East Caribbean Islanders Grateful for Continued Aid from Food For The Poor
COCONUT CREEK, Fla. (ANS) – About 20,000 people were forced to evacuate their homes, with 12,000 taking refuge in a mix of government-run or private shelters, or staying with family or friends, following a series of volcanic eruptions on the island of St. Vincent in the eastern Caribbean Sea early last month.
Support for families unable to return to their homes on the island following the volcanic eruptions continues to pour in from Food For The Poor’s generous donors and from partners on neighboring islands.
Heavy rains last week brought flooding and landslides, bringing more misery to those affected by the eruptions and ash. Hurricane season is less than four weeks away.
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Food For The Poor reports the Catholic Diocese of Kingstown, the charity’s partner, continues to deliver critically needed supplies to families, in some cases in the pouring rain.
“The packages we gave to parishioners and other needy persons in the community were well received and appreciated,” said Fr. Kevin Murray, of the Diocese of Kingstown, after visiting with a parishioner in Belle Vue.
“I saw the happy faces of many when we took it to those who could not come,” Fr. Murray added. “It was touching, especially when they said, ‘Thanks and God bless you. Thank you, Father, and those who donated the items.'”
Jisabelle Garcia-Pedroso, FFTP’s Senior Programs Manager for Operations, said the spirit of the people in St. Vincent and the Grenadines remains strong.
“They really, really hold on to God’s promise,” she said. “As we had a boat that was delivering goods from St. Lucia into St. Vincent, one of the guys driving one of the barges looked over at all of these goods, all of these communities coming together and he said, ‘This is where God multiplies.'”
This week, Food For The Poor-Jamaica is sending two tractor-trailer loads of aid to St. Vincent and the Grenadines.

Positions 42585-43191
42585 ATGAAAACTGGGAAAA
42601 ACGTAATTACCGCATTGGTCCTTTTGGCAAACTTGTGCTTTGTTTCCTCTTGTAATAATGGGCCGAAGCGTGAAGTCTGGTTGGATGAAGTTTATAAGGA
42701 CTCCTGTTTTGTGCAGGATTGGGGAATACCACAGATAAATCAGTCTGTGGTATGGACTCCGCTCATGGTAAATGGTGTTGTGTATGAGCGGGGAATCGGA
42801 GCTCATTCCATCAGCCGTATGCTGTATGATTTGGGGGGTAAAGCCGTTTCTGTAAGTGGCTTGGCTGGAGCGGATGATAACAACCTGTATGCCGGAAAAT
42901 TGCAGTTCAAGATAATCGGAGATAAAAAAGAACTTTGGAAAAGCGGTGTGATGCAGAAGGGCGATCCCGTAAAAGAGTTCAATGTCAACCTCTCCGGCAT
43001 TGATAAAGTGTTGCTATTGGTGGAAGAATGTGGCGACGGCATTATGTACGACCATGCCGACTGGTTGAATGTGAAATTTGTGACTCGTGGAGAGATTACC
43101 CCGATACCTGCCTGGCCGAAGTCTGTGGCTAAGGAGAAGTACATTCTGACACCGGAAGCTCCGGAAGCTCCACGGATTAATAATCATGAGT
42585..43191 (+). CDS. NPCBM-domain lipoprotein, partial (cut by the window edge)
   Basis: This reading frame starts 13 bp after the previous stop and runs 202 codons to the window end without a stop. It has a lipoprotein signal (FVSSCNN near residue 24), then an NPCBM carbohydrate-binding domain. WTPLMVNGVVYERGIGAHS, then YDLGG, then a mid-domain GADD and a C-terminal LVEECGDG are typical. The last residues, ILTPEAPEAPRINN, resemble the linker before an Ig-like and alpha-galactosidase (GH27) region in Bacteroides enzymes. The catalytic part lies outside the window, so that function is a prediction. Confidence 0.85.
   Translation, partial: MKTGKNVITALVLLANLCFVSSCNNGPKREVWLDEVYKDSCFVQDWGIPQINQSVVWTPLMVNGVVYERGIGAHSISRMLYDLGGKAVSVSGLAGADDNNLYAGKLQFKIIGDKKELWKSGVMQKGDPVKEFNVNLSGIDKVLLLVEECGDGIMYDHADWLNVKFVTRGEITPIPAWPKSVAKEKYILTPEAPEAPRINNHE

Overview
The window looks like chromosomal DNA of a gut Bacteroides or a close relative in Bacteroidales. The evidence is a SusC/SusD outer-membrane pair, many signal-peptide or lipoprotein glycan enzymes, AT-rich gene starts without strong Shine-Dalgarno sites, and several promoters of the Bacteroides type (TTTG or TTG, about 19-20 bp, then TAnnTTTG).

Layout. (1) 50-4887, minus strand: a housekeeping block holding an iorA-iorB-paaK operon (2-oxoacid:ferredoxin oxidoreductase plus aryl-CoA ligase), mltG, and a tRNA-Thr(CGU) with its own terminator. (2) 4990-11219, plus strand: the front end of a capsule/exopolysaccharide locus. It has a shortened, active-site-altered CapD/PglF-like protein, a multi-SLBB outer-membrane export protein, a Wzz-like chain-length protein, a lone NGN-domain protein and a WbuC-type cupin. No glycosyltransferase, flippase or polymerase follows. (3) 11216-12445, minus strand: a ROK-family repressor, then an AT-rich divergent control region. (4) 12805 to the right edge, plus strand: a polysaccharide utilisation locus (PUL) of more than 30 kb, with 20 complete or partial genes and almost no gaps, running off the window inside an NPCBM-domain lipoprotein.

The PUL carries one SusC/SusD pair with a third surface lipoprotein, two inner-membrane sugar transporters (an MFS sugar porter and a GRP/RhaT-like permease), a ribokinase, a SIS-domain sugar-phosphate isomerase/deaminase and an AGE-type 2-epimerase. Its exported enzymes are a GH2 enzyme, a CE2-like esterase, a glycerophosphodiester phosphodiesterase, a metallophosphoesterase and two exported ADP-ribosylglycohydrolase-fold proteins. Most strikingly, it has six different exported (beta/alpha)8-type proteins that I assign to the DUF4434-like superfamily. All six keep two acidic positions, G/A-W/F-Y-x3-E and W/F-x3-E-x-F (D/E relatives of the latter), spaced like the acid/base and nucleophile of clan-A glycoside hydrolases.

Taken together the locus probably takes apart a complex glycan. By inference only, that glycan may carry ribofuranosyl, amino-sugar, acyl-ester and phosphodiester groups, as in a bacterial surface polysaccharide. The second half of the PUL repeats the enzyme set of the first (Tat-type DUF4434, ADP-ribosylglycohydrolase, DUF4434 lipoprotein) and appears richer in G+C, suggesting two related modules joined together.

“The outpouring of support has been tremendous,” said Kivette Silvera, Executive Director of Food For The Poor-Jamaica.
“We really appreciate our donors,” she added. “We give God thanks that we’ve been able to help even more families during this critical time.”
The disaster began on April 9 with the first eruption of La Soufrière on the northern tip of the island, continuing with a series of eruptions over the next few weeks that blanketed buildings and cars with a thick layer of ash and forced thousands of residents to evacuate.
FFTP plans to ship two additional containers of aid from partners over the next month, bringing the total to nine, containing items such as cleaning supplies, goggles and masks, hard hats, personal hygiene items, medical supplies, food and clothing.
The charity also is purchasing cleaning supplies that will be shipped to St. Vincent and Barbados, both of which are affected by ash.
Shortly after the eruption, the charity airfreighted a disaster relief kit to Barbados, and those goods, along with relief items from FFTP’s partners in Trinidad and Tobago, Grenada and St. Lucia, were shipped to the island of St. Vincent and are being distributed by the Catholic Diocese of Kingstown.
The charity and its partners are preparing for the next phase of relief once it’s safe to return to the evacuation zones closest to the volcano.
In South Florida, FFTP is collecting essential goods to help families affected by the eruption. Goods can be dropped off at the charity’s Coconut Creek warehouse, 6401 Lyons Road, from 9 a.m. to 4 p.m. weekdays. Masks and social distancing are required.
For more information on the items that are being accepted, please go to www.foodforthepoor.org/vincentrelief.
Donors also can provide relief items via Food For The Poor’s Amazon charity list at www.foodforthepoor.org/emergencysupplies.
To make a cash donation for families in St. Vincent and the Grenadines, please go to www.foodforthepoor.org/vincent, or call 1-800-427-9104.
The author of this story, Michael Ireland, is a self-supported media missionary with ANS. Click here to support him as a missionary journalist.